Plant and Soil

, 304:169 | Cite as

Impact of phosphorus mineral source (Al–P or Fe–P) and pH on cluster-root formation and carboxylate exudation in Lupinus albus L.

  • M. W. Shane
  • H. Lambers
  • G. R. Cawthray
  • A. J. Kuhn
  • U. Schurr
Regular Article


Lupinus albus L. were grown in rhizoboxes containing a soil amended with sparingly available Fe–P or Al–P (100 μg P g−1 soil/resin mixture). Root halves of individual plants were supplied with nutrient solution (minus P) buffered at either pH 5.5 or 7.5, to assess whether the source of mineral-bound P and/or pH influence cluster-root growth and carboxylate exudation. The P-amended soil was mixed 3:1 (w/w) with anion-exchange resins to allow rapid fixation of carboxylates. Treatments lasted 10 weeks. Forty percent and 30% of the root mass developed as cluster roots in plants grown on Fe–P and Al–P respectively, but cluster-root growth was the same on root-halves grown at pH 5.5 or 7.5. Mineral-bound P source (Al– or Fe–P) had no influence on the types of carboxylates measured in soil associated with cluster roots—citrate (and trace amounts of malate and fumarate) was the only major carboxylate detected. The [citrate] in the rhizosphere of cluster roots decreased with increased shoot P status (suggesting a systemic effect) and also, only for plants grown on Al–P, with decreased pH in the root environment (suggesting a local effect). In a separate experiment using anion exchange resins pre-loaded with malate or citrate, we measured malate (50%) and citrate (79%) recovery after 30 days in soil. We therefore, also conclude that measurements of [citrate] and [malate] at the root surface may be underestimated and would be greater than the 40- and 1.6-μmol g−1 root DM, respectively estimated by us and others because of decomposition of carboxylates around roots prior to sampling.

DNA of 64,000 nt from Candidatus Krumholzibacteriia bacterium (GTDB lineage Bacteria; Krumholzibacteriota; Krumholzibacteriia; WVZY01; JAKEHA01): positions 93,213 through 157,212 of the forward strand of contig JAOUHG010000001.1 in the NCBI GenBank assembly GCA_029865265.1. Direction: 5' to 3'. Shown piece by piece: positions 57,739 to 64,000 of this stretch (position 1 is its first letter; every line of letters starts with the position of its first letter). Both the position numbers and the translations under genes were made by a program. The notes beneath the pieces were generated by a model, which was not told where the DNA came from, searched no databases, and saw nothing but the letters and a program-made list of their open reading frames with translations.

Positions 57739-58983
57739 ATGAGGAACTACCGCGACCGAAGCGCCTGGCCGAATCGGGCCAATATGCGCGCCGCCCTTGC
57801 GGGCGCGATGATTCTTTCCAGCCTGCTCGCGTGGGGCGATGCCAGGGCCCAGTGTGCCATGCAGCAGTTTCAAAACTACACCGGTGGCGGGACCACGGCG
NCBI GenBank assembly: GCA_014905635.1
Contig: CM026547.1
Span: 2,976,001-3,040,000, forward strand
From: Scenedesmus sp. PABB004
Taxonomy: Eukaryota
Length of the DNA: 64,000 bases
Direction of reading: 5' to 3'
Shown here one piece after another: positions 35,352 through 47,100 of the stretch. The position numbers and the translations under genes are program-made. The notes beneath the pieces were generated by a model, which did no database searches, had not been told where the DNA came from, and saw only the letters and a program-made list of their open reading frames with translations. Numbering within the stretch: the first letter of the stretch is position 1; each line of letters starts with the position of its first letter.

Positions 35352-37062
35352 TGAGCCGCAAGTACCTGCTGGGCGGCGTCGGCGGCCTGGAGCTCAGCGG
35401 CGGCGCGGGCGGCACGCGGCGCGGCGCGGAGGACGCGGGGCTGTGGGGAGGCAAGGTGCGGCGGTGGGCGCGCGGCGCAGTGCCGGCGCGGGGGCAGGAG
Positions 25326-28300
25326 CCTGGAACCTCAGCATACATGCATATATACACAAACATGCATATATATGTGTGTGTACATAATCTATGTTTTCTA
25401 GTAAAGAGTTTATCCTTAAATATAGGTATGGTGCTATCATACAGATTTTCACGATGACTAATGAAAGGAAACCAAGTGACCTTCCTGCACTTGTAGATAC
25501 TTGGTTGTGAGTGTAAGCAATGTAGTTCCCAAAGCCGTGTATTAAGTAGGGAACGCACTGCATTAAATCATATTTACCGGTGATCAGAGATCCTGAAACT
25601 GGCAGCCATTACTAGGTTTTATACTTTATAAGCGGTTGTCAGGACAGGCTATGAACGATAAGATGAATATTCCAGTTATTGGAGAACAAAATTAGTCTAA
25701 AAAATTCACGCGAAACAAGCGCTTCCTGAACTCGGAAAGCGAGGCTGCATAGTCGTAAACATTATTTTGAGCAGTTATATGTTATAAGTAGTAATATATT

Citrate P-deficiency Proteoid roots Split-root design Systemic signal White lupin 



Helpful comments by anonymous reviewers were greatly appreciated. MWS was the recipient of a Research Fellowship at the Institute Phytosphere Forschungszentrum, Jülich, Germany (kindly provided by Professor U. Schurr) and a Janice Klumpp award from the University of Western Australia. Many thanks to Carola Mohl for the ICP-MS analysis, Manfred Michulitz for the N and S measurements and to Marion Roeb for the help in setting-up the rhizoboxes and growing the plants. Also, thanks to Drs. Siegfried Jahnke, Peter Minchin, Björn Thiele and Achim Walter for the helpful discussions. Many thanks to Dr. Walter Schröder for help with the SEM image in Fig. 1 (all FZ Jülich). This research was supported in part by the Australian Research Council.


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Copyright information

© Springer Science+Business Media B.V. 2007

Authors and Affiliations

  • M. W. Shane
    • 1
    • 2
  • H. Lambers
    • 1
  • G. R. Cawthray
    • 1
  • A. J. Kuhn
    • 2
  • U. Schurr
    • 2
  1. 1.School of Plant Biology, Faculty of Natural and Agricultural SciencesThe University of Western AustraliaCrawleyAustralia
  2. 2.ICG-3 (Phytosphere)Research Centre JülichJülichGermany

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